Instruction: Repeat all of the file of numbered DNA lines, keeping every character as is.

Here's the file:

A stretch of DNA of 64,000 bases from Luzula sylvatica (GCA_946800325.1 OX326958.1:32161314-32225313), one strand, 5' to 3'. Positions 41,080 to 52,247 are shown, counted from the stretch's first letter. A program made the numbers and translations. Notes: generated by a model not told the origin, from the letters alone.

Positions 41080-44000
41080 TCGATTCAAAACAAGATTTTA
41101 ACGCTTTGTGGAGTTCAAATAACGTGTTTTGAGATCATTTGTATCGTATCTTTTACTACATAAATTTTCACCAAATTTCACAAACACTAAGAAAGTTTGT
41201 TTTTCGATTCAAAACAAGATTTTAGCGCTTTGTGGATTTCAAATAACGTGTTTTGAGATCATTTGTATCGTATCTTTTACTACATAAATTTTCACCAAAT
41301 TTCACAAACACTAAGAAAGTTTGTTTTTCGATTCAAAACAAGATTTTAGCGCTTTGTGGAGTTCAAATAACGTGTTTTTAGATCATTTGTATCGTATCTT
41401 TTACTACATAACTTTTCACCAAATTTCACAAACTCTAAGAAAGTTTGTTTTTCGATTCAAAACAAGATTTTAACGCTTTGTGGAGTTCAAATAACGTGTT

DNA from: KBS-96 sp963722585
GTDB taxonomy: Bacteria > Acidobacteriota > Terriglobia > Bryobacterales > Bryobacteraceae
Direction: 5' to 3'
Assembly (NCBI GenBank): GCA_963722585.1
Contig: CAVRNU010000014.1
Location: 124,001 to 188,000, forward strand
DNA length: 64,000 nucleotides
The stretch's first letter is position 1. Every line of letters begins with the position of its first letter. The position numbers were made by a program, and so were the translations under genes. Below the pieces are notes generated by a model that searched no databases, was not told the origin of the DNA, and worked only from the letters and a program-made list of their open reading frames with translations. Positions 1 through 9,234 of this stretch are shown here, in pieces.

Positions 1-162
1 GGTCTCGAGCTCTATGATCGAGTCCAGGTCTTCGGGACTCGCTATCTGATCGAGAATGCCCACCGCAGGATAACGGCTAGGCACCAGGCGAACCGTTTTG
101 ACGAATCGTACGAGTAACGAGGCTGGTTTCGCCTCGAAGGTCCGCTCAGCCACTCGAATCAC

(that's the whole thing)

A stretch of DNA of 64,000 bases from Luzula sylvatica (GCA_946800325.1 OX326958.1:32161314-32225313), one strand, 5' to 3'. Positions 41,080 to 52,247 are shown, counted from the stretch's first letter. A program made the numbers and translations. Notes: generated by a model not told the origin, from the letters alone.

Positions 41080-44000
41080 TCGATTCAAAACAAGATTTTA
41101 ACGCTTTGTGGAGTTCAAATAACGTGTTTTGAGATCATTTGTATCGTATCTTTTACTACATAAATTTTCACCAAATTTCACAAACACTAAGAAAGTTTGT
41201 TTTTCGATTCAAAACAAGATTTTAGCGCTTTGTGGATTTCAAATAACGTGTTTTGAGATCATTTGTATCGTATCTTTTACTACATAAATTTTCACCAAAT
41301 TTCACAAACACTAAGAAAGTTTGTTTTTCGATTCAAAACAAGATTTTAGCGCTTTGTGGAGTTCAAATAACGTGTTTTTAGATCATTTGTATCGTATCTT
41401 TTACTACATAACTTTTCACCAAATTTCACAAACTCTAAGAAAGTTTGTTTTTCGATTCAAAACAAGATTTTAACGCTTTGTGGAGTTCAAATAACGTGTT

DNA from: KBS-96 sp963722585
GTDB taxonomy: Bacteria > Acidobacteriota > Terriglobia > Bryobacterales > Bryobacteraceae
Direction: 5' to 3'
Assembly (NCBI GenBank): GCA_963722585.1
Contig: CAVRNU010000014.1
Location: 124,001 to 188,000, forward strand
DNA length: 64,000 nucleotides
The stretch's first letter is position 1. Every line of letters begins with the position of its first letter. The position numbers were made by a program, and so were the translations under genes. Below the pieces are notes generated by a model that searched no databases, was not told the origin of the DNA, and worked only from the letters and a program-made list of their open reading frames with translations. Positions 1 through 9,234 of this stretch are shown here, in pieces.

Positions 1-162
1 GGTCTCGAGCTCTATGATCGAGTCCAGGTCTTCGGGACTCGCTATCTGATCGAGAATGCCCACCGCAGGATAACGGCTAGGCACCAGGCGAACCGTTTTG
101 ACGAATCGTACGAGTAACGAGGCTGGTTTCGCCTCGAAGGTCCGCTCAGCCACTCGAATCAC